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Predicting Real-Life Eating Behaviours Using Single School Lunches in Adolescents

Innovative Use of Mobile Phones to Promote Physical Activity and Nutrition across the Lifespan (the IMPACT) Research Group, Department of Biosciences and Nutrition, Karolinska Institutet, 14152 Stockholm, Sweden
Multimedia Understanding Group, School of Electrical and Computer Engineering, Aristotle University of Thessaloniki, 54124 Thessaloniki, Greece
Laboratory of Medical Informatics, School of Medicine, Aristotle University of Thessaloniki, 54636 Thessaloniki, Greece
Mandometer Clinics, 14104 Stockholm, Sweden
Author to whom correspondence should be addressed.
Nutrients 2019, 11(3), 672;
Submission received: 30 January 2019 / Revised: 13 March 2019 / Accepted: 13 March 2019 / Published: 20 March 2019
(This article belongs to the Special Issue The Portion Size Effect and Strategies for Portion Control)


Large portion sizes and a high eating rate are associated with high energy intake and obesity. Most individuals maintain their food intake weight (g) and eating rate (g/min) rank in relation to their peers, despite food and environmental manipulations. Single meal measures may enable identification of “large portion eaters” and “fast eaters,” finding individuals at risk of developing obesity. The aim of this study was to predict real-life food intake weight and eating rate based on one school lunch. Twenty-four high-school students with a mean (±SD) age of 16.8 yr (±0.7) and body mass index of 21.9 (±4.1) were recruited, using no exclusion criteria. Food intake weight and eating rate was first self-rated (“Less,” “Average” or “More than peers”), then objectively recorded during one school lunch (absolute weight of consumed food in grams). Afterwards, subjects recorded as many main meals (breakfasts, lunches and dinners) as possible in real-life for a period of at least two weeks, using a Bluetooth connected weight scale and a smartphone application. On average participants recorded 18.9 (7.3) meals during the study. Real-life food intake weight was 327.4 g (±110.6), which was significantly lower (p = 0.027) than the single school lunch, at 367.4 g (±167.2). When the intra-class correlation of food weight intake between the objectively recorded real-life and school lunch meals was compared, the correlation was excellent (R = 0.91). Real-life eating rate was 33.5 g/min (±14.8), which was significantly higher (p = 0.010) than the single school lunch, at 27.7 g/min (±13.3). The intra-class correlation of the recorded eating rate between real-life and school lunch meals was very large (R = 0.74). The participants’ recorded food intake weights and eating rates were divided into terciles and compared between school lunches and real-life, with moderate or higher agreement (κ = 0.75 and κ = 0.54, respectively). In contrast, almost no agreement was observed between self-rated and real-life recorded rankings of food intake weight and eating rate (κ = 0.09 and κ = 0.08, respectively). The current study provides evidence that both food intake weight and eating rates per meal vary considerably in real-life per individual. However, based on these behaviours, most students can be correctly classified in regard to their peers based on single school lunches. In contrast, self-reported food intake weight and eating rate are poor predictors of real-life measures. Finally, based on the recorded individual variability of real-life food intake weight and eating rate, it is not advised to rank individuals based on single recordings collected in real-life settings.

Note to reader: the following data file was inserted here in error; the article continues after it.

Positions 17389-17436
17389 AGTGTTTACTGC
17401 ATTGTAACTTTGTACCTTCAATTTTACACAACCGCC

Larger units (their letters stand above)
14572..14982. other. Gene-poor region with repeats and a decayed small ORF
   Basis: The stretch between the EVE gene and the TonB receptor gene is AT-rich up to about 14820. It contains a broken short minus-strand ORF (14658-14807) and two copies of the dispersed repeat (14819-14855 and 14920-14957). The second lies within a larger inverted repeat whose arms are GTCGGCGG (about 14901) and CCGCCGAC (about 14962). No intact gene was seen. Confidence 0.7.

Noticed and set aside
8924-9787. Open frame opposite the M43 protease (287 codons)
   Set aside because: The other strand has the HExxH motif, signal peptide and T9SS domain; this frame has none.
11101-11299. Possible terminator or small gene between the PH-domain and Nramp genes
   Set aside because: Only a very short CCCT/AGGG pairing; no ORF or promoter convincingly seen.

1. Introduction

The “Ending Childhood Obesity” WHO committee report of 2016, identifies prevention and control of overweight and obesity as a core priority in combating the obesity epidemic. Specifically, the report recommends that researchers should investigate the effect eating behaviour has on weight gain [1].